WASHINGTON (BP)–The federal government should rescind its approval of RU 486, three pro-life organizations have asserted after conducting a lengthy investigation of the approval process and early use of the controversial abortion drug.
Concerned Women for America and two physicians groups have filed a petition with the Food and Drug Administration calling for immediate revocation of its September 2000 approval of RU 486. CWA, as well as the Christian Medical Association and the American Association of Pro-life Obstetricians and Gynecologists, charged the FDA had violated federal law and its own standards in approving the drug. That flawed process threatened the lives and health of women, resulting in two deaths and other injuries during a 3 1/2-year period of its use before and after approval in the United States, they said.
“Whether people are pro-life or pro-choice, the blatantly indefensible approval of RU 486 by the FDA has resulted in harm to women and, in some cases, death,” CWA President Sandy Rios said in a written statement. “This is a shameful episode for a once-trusted institution.”
Donna Harrison, a spokeswoman for AAPOG, said her organization had “carefully reviewed RU 486 and found it to be dangerous. To safeguard the health of American women, this drug must be removed from the market.”
Rios charged the FDA with approving the abortion drug for political reasons, an accusation made by pro-lifers against the federal government often in the 1990s.
RU 486, also known as mifepristone, is used with another drug to induce abortion normally in the first seven weeks of pregnancy. Mifepristone, which uses the trade name Mifeprex in this country, causes the lining of the uterus to release the tiny baby, who usually suffocates or starves to death.
The other drug, a prostaglandin, is taken two days after mifepristone and causes the uterus to contract, expelling the child. When the FDA approved Mifeprex, it required the anti-ulcer drug misoprostol to be used to eject the pre-born baby. Cytotec is the trademark name for the drug mandated for expelling the baby in the RU 486 process.
When the FDA approved RU 486, it followed a controversial effort that took nearly eight years. The first Bush administration had refused to allow importation of RU 486, which was known as the French abortion pill because of its development in France. On his second full day in office in January 1993, President Clinton initiated the process to drop the import ban on the drug.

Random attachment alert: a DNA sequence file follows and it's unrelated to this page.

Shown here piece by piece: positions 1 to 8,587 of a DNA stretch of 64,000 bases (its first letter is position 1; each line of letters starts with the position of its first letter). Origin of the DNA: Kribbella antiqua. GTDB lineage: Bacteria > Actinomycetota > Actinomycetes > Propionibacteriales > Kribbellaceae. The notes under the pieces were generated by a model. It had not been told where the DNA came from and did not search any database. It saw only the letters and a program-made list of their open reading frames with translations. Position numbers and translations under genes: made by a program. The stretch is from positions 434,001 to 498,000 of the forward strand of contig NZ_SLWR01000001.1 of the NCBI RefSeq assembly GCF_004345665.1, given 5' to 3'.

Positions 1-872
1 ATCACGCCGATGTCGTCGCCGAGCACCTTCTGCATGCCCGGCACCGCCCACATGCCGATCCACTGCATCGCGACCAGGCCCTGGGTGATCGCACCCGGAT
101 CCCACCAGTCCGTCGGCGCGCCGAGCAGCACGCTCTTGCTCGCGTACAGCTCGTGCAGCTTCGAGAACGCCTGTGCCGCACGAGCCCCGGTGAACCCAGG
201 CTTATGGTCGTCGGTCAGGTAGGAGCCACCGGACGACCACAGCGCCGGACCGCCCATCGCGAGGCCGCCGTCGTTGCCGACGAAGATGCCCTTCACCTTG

The Southern Baptist Ethics & Religious Liberty Commission and other pro-life organizations had fought against RU 486’s introduction into this country long before Clinton’s action. Before the FDA approved RU 486, pro-lifers warned that it not only kills a child but poses a risk to the physical and psychological health of women.
The petitioners, as well as other opponents of the drug, hope the Bush administration will tackle the controversial issue. They cite the early 2001 testimony of Tommy Thompson, who signaled in his confirmation hearing to be secretary of Health and Human Services he planned to review FDA approval of RU 486.
“This petition gives the Bush administration ample evidence and opportunity to begin its own investigation,” said Carrie Gordon Earll, bioethics analyst for Focus on the Family, in a written release. “To do any less would raise questions about the administration’s sincerity.”
The Population Council, which holds the U.S. patent to RU 486, expressed doubt the Bush administration would pressure the FDA. “The FDA is not the same thing as the executive wing of the White House,” Population Council spokeswoman Beverly Winikoff told CNSNews.com.
Before filing the petition, the pro-life organizations carried out a 22-month investigation that included researching 8,000 documents released by the FDA. Their allegations in the petition include:
— The clinical trials were neither adequate nor properly controlled.
— The regimen approved for use of RU 486 did not incorporate some safeguards used in the trials, including the requirement of ultrasound tests.
— The agency failed to require trials for adolescents, even though they are using the drug.
— Abortion-rights advocates influenced the approval process.
— The approval of an off-label use of misoprostol was unprecedented.
After the FDA approved misoprostol (Cytotec), the manufacturer, Searle, sent a letter to 200,000 health-care providers to remind them it had not studied it as an abortion-inducing drug, according to The Weekly Standard.
In April of this year, the FDA posted on the Internet new information on some adverse effects on women using the two-drug regimen, according to the three pro-life petitioners. At least two women had been afflicted by ruptured ectopic pregnancies, and one of them had died. A woman died from a bacterial infection, and another had suffered a “serious systemic bacterial infection.” Also, a 21-year-old woman had a heart attack three days after completion of the regimen. Numerous injuries, including life-threatening ones to two 15-year-old girls, also had been reported to the FDA.